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Genesis 16:13

And she called the name of the LORD that spoke unto her, You God, see me: for she said, Have I also here seen him that sees me?
Read Chapter 16

Didymus the Blind

AD 398
It is well too that the vision of the instructing Word was seen “between Kadesh and Bered.” Kadesh in fact is interpreted to mean “holy,” and Bered, “lightning.” It is between these two things that divine education takes place: the holy, on the one hand, to which it belongs (to see the divine things) and the lightning, on the other, which is a luminous state. For “your lightnings lighted up the world.” ...

Didymus the Blind

AD 398
In the verses read before, it was an “angel of God” who was speaking with Hagar. Here she names him “Lord” and “God.” It is not too much of a stretch to say that the angel was not in the service of his own words but of God’s, as are also the prophets. For, in a certain sense, when angels exercise their ministry and when they foretell the future, they do the work of prophets. The name angel indicates an activity, not a substance; the same is true of the name prophet. [Since] the angel was speaking the words of God, Hagar called him God because of the One who lived in him. Similarly, when Isaiah prophesies, he sometimes speaks in his own person, as a man who has within himself the prophetic spirit, and he sometimes, as it were, makes God the character who speaks, without adding “says the Lord.” For example, he writes, “I made the earth and created man upon it,” but (it is he himself speaking) as one sent by the Lord he proclaims, “Hear, O heavens, and give ear, O earth; for the Lord has...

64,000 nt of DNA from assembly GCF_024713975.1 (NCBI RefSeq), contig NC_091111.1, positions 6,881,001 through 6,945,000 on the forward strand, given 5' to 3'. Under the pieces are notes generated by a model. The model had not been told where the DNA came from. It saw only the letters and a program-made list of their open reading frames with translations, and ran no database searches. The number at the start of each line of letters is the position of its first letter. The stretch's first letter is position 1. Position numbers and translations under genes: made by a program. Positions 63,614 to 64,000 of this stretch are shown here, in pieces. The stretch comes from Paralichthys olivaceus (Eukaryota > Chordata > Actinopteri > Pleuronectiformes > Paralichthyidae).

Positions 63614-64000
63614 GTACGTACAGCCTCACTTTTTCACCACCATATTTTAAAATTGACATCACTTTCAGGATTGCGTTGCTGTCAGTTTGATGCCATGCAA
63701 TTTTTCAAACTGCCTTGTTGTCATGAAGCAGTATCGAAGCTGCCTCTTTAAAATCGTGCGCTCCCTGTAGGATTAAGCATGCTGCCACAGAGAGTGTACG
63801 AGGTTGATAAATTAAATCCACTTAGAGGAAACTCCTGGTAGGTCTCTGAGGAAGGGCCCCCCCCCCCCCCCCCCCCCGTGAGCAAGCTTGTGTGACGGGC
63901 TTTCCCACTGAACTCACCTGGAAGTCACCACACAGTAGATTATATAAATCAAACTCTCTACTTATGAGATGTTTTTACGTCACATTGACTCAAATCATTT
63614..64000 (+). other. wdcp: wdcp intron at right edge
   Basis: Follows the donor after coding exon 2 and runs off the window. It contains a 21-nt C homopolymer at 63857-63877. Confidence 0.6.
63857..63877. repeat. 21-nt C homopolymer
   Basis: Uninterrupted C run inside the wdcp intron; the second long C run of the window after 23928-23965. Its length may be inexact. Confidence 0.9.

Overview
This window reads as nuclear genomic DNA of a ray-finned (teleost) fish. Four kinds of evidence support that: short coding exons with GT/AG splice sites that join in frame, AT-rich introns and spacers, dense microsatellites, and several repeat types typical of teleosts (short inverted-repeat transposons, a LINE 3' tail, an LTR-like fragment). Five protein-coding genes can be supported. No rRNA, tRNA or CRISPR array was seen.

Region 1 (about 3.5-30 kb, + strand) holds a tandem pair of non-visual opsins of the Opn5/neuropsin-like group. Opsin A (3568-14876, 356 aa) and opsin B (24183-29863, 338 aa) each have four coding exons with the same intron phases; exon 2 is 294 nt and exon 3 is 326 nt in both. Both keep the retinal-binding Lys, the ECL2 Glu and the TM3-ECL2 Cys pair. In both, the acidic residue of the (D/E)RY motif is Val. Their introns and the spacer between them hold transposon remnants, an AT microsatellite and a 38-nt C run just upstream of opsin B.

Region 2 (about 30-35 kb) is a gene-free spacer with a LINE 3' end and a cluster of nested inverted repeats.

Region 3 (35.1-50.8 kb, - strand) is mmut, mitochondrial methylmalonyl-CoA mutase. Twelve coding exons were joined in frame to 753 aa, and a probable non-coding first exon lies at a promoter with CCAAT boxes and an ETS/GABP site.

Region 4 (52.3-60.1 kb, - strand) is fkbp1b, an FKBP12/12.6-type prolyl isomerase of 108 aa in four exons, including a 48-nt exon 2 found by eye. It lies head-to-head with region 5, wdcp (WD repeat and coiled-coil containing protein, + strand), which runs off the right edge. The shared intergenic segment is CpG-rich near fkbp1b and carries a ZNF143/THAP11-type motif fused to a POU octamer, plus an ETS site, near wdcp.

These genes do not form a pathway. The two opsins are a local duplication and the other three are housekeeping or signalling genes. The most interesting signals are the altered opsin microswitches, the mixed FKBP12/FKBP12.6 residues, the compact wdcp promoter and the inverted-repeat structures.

George Leo Haydock

AD 1849
Thou the God. She had imagined before that she was talking to some man; but perceiving, at parting, that it was some superior being, she invoked him thus. The hinder parts, as Moses did afterwards, Exodus 33, to let us know, that we cannot fully comprehend the nature of an angel, much less of God. Hebrew may be: "what! have I seen (do I live) after He has seen me." The Hebrews generally supposed, that death would presently overtake the person who had seen the Lord or his angel. (Judges vi. 22; Exodus 32. 20.) (Calmet) ...

Knowing this first, that no prophecy of the scripture is of any private interpretation. - 2 Peter 1:20

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